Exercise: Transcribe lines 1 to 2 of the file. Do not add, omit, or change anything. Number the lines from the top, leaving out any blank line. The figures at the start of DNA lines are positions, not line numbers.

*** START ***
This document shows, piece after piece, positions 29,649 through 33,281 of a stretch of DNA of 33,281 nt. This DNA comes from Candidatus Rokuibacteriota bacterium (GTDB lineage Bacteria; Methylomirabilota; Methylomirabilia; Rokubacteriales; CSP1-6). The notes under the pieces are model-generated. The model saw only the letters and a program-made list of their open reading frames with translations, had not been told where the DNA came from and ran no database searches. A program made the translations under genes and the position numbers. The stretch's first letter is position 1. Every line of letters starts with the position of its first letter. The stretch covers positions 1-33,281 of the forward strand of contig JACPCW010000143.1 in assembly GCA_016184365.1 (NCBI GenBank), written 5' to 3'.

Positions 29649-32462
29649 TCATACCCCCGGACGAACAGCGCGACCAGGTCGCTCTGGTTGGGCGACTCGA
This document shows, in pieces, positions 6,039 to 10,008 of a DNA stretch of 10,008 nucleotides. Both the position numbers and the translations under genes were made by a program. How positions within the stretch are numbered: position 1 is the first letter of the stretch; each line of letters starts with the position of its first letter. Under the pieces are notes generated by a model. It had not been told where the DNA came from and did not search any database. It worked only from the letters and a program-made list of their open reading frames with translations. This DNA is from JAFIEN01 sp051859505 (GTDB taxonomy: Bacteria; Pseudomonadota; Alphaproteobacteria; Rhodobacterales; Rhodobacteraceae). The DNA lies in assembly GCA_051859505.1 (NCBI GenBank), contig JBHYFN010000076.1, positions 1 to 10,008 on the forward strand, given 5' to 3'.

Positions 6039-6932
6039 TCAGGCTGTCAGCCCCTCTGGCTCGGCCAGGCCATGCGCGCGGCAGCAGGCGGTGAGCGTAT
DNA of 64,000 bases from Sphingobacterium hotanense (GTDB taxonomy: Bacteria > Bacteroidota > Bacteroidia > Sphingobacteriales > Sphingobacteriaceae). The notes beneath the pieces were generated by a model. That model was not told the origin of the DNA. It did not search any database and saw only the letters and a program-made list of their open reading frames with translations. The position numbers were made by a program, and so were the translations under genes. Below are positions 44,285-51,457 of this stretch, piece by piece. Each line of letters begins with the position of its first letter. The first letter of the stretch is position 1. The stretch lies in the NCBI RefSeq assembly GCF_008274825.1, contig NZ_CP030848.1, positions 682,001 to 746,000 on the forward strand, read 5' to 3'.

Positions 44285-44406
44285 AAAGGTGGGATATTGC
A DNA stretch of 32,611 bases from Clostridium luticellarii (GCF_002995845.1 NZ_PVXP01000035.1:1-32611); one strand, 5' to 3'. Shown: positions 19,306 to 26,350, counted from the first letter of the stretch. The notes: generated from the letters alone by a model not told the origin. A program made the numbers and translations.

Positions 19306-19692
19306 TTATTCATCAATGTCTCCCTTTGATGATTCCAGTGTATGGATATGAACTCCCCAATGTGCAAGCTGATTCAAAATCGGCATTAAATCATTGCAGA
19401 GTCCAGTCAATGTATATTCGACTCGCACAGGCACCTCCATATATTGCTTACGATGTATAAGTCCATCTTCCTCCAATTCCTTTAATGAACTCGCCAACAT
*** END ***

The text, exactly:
This document shows, piece after piece, positions 29,649 through 33,281 of a stretch of DNA of 33,281 nt. This DNA comes from Candidatus Rokuibacteriota bacterium (GTDB lineage Bacteria; Methylomirabilota; Methylomirabilia; Rokubacteriales; CSP1-6). The notes under the pieces are model-generated. The model saw only the letters and a program-made list of their open reading frames with translations, had not been told where the DNA came from and ran no database searches. A program made the translations under genes and the position numbers. The stretch's first letter is position 1. Every line of letters starts with the position of its first letter. The stretch covers positions 1-33,281 of the forward strand of contig JACPCW010000143.1 in assembly GCA_016184365.1 (NCBI GenBank), written 5' to 3'.

Positions 29649-32462